GENEVA – A Swiss private bank accused of turning a blind eye to shady money transfers and wilful defiance of regulators will face criminal proceedings and be liquidated for its alleged role in the suspected embezzlement of $4 billion from a Malaysian state fund.
In a two-pronged crackdown, authorities in Singapore on Tuesday ordered the closure of the local branch of BSI, which is based in Lugano, Switzerland, citing serious breaches of anti-money laundering requirements, poor management oversight and gross misconduct by some staff.
And the Swiss attorney-general’s office said it had begun criminal proceedings against the bank, pointing to signs that money laundering and bribery of foreign officials in the case of the 1MDB investment fund “could have been prevented had BSI SA been adequately organized.”
The Swiss financial markets supervisor, FINMA, detailed how the bank shunted tens of millions of dollars’ through its system for years with little or no explanation or proper oversight. BSI, “despite clearly suspicious indications, did not clarify the background to these transactions,” it said.
The revelations, culminating a probe by FINMA begun three years ago, come three months after BSI’s owner, Brazil’s BTG Pactual, announced plans to sell the bank to Switzerland’s EFG International for 1.5 billion-1.6 billion Swiss francs ($1.5 billion-$1.6 billion). The two sides were aware then that regulators were looking into the case, people familiar with the case told The Associated Press.
The Swiss regulator said Tuesday it would approve the deal on condition that BSI be integrated into EFG and dissolved within a year.
The move comes after Switzerland’s attorney general opened an investigation last year of two former 1MDB officials and persons unknown on suspicion of bribery and money laundering, among other offences. Investigations so far into 1MDB have indicated that $4 billion earmarked for development projects in Malaysia may have been misappropriated from state-owned companies.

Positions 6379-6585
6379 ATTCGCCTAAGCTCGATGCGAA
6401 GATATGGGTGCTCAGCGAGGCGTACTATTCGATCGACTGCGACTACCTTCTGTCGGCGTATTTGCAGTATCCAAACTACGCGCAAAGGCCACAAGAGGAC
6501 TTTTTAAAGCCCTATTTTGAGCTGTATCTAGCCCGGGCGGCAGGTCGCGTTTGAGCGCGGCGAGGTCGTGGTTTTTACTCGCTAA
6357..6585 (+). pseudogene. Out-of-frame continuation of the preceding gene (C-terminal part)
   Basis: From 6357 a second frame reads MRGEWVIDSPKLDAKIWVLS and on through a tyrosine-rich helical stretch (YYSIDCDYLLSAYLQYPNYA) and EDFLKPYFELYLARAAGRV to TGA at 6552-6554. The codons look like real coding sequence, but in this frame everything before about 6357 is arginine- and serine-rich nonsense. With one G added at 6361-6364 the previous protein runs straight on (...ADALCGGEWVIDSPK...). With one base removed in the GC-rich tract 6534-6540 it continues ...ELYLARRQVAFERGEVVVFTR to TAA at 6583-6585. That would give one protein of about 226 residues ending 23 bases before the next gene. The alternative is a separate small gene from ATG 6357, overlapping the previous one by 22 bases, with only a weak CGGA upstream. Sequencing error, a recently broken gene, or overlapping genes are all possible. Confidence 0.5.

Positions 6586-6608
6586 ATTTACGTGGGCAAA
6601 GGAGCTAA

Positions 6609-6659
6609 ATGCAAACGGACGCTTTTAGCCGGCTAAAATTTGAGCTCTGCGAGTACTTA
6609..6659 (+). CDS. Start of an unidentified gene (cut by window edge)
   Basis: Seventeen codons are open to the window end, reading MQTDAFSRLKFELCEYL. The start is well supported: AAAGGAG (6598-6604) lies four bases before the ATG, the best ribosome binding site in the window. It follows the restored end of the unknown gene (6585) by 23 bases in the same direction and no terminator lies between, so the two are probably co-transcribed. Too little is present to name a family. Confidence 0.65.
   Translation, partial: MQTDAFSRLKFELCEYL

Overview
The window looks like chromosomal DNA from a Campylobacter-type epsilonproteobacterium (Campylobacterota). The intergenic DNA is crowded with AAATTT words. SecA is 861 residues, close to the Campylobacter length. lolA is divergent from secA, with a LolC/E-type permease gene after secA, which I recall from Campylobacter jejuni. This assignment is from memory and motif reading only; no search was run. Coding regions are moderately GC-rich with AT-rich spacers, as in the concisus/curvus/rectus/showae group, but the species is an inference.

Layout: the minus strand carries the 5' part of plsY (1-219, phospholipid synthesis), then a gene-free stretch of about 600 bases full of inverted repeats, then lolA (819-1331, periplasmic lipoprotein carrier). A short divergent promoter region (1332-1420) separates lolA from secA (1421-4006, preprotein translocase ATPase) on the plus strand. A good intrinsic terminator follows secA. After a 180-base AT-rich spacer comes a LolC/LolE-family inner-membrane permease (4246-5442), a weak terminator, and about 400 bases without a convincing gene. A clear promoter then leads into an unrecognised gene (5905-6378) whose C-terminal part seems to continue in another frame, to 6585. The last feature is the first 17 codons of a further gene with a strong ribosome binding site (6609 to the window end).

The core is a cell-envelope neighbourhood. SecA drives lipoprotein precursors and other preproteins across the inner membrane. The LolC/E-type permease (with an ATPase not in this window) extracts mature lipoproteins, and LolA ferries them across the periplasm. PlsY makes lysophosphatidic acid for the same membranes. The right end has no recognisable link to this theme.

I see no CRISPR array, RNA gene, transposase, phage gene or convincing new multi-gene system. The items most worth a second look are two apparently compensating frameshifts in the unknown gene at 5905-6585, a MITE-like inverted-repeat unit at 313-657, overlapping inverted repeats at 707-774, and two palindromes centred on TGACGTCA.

Malaysian Prime Minister Najib Razak was behind the creation of 1MDB in 2009 and has been fighting allegations that cash from the fund flowed into his personal accounts. No public officials in Malaysia have yet been charged with wrongdoing, and the Malaysian government had no comment about the case on Tuesday.
The Swiss market regulator said BSI had business relationships with a range of sovereign wealth funds, with accounts in Switzerland and Singapore. It said senior management “did not question why the sovereign wealth funds should use a private bank to provide institutional services and pay excessive out-of-market fees for doing so.”
“In one case involving a deposit of $20 million for example, the bank was happy to accept the client’s explanation that the funds involved were a ‘gift’,” FINMA said. “In another case, an account was credited with more than $98 million without any effort to clarify its commercial background.”
In yet another case, it said, $20 million was transferred through a variety of BSI accounts on the same day before being transferred to another bank — the kind of transaction that is “often a clear indication of money laundering.”
FINMA said exceptions to the bank’s internal rules were made for important clients, and that management was informed but took no action to monitor those exceptions. The regulator said six other, unspecified Swiss banks are also being investigating in connection with the 1MBD case, and two former top managers of BSI are being investigated to determine what they knew.
The regulator also ordered the confiscation of 95 million francs in “illegally generated profits” from BSI. FINMA spokesman Vinzenz Mathys said that was the second-largest confiscation ever by the regulator after one in connection with a foreign-exchange trading case at UBS in 2014 and 2015.
The Monetary Authority of Singapore said it had referred to prosecutors the names of six senior BSI Bank managers and staff to determine whether they committed criminal offences.
In February, Singapore said it had seized a large number of bank accounts and was working closely with Malaysia, the United States and Switzerland in the 1MDB probe.
BSI said it had “co-operated fully” with FINMA and Singapore’s MAS on investigations into 1MDB arising from activities between 2011 and 2015. Regarding the Swiss attorney general’s announcement, the bank said that “BSI will co-operate to ensure a quick and fair resolution.”
CEO Stefano Coduri’s offer to resign was accepted by the board of directors, which thanked him “for his sense of responsibility,” the bank’s statement said. Roberto Isolani, currently a BSI board member, was appointed to replace him.
Geir Moulson reported from Berlin. Associated Press writer Annabelle Liang in Singapore contributed to this report.